In his fourth year in China, Mark Moss, Asia president for hot-runner supplier Synventive Molding Solutions Inc., continues to expand the company's Asia base in Suzhou, and feels the Chinese tooling industry is still full of momentum.
``I haven't seen any migration away from China in the tooling industry,'' he said in an interview at Chinaplas, held April 17-20 in Shanghai. ``More and more Western companies are coming to China to source tools.''
Synventive, with two more production bases - in Bensheim, Germany, and at its headquarters Peabody, Mass. - saw its Suzhou branch's sales rise 40 percent in 2007. He said the growth will continue.
The Suzhou facility currently is completing an office expansion, and the company plans to move the entire operation to a nearby, larger facility by the end of 2009. ``We'll also add some new equipment in the next few months.''
To meet the rising demand for higher-quality products by the Chinese manufacturing community, Synventive will launch a research and development department in Suzhou later this year. In addition, the firm plans to open a sales office in South Korea this year to accommodate the Korean molding industry, especially auto suppliers.
``We notice that more automotive design is being done in Asia,'' Moss said, as suppliers and auto makers are looking at global platforms.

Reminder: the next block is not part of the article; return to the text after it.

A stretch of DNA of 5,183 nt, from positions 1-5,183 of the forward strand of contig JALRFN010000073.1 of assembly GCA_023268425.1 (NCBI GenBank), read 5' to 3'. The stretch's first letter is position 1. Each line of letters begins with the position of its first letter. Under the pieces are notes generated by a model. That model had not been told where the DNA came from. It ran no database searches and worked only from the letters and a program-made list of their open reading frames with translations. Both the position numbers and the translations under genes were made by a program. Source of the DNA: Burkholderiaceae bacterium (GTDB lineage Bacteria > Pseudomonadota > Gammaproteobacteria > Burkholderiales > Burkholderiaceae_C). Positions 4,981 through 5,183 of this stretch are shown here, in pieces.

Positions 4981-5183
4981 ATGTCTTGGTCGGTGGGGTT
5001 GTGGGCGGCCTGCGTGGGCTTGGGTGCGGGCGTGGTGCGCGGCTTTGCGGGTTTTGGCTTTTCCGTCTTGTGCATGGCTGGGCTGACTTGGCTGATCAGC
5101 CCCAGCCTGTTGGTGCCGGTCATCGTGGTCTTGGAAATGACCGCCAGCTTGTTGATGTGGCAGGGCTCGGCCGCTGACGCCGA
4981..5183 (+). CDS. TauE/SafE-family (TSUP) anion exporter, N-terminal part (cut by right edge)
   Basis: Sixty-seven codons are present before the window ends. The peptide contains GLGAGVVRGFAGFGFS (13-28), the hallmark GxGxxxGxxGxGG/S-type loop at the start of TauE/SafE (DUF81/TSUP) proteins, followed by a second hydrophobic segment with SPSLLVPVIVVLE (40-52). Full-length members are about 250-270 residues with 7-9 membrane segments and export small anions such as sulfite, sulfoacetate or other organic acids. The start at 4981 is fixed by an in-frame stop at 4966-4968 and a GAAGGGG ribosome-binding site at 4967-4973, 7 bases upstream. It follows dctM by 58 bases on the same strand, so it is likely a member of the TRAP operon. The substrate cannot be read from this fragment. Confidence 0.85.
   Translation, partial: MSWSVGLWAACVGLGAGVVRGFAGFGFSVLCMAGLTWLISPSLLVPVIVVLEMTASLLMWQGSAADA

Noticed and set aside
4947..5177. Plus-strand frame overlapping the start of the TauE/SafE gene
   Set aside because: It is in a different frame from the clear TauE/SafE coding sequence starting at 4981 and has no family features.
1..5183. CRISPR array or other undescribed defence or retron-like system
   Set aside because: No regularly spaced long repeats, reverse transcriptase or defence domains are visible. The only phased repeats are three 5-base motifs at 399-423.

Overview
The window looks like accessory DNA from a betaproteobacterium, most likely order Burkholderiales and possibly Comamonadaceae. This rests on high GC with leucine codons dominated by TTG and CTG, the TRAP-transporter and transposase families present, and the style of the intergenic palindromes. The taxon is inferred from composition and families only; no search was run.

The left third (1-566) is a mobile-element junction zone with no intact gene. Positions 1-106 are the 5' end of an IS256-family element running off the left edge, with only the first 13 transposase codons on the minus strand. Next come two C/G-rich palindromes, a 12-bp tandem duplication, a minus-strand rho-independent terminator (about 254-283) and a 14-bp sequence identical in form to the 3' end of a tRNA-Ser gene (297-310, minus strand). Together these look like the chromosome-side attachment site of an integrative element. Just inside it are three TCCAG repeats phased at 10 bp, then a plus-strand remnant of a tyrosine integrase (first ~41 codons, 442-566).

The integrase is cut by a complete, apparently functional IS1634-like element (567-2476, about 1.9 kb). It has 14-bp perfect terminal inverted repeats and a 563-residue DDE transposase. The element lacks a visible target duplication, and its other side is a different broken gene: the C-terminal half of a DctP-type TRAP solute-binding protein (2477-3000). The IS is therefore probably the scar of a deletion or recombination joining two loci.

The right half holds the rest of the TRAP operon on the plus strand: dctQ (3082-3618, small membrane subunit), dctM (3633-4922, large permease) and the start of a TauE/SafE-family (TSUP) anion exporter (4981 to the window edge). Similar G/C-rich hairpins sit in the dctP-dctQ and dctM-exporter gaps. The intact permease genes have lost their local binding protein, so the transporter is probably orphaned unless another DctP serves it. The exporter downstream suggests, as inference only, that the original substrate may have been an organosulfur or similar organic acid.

While the fastest growth still comes from the auto industry, Synventive also is tapping China's electronics sector.
``Asia is the center of producing electronics,'' Moss said. Auto and electronics, respectively, represent 40 percent and 15 percent of Synventive Suzhou's sales.
Despite the rapid and sustained growth, the current business environment also presents challenges to Synventive China. Under the new labor contract law, which requires generous compensation for overtime, companies are less likely to have employees put in more hours. That, in Moss' opinion, is not the choice of workers.
``We've been busy and had very low turnover. Our workers are willing to work,'' he said.
To support the growth and to make up for reduced overtime work, Synventive has to hire more workers. But that requires training and it becomes a longer process, he said. ``We just have to plan ahead now,'' Moss said.
Synventive's China workforce has doubled from last year, to its current total of 145.
Pressure also comes from the raw material side. The price of steel has jumped 30 percent in the past six months. In response, Synventive is making every effort to increase efficiency and local sourcing, Moss said.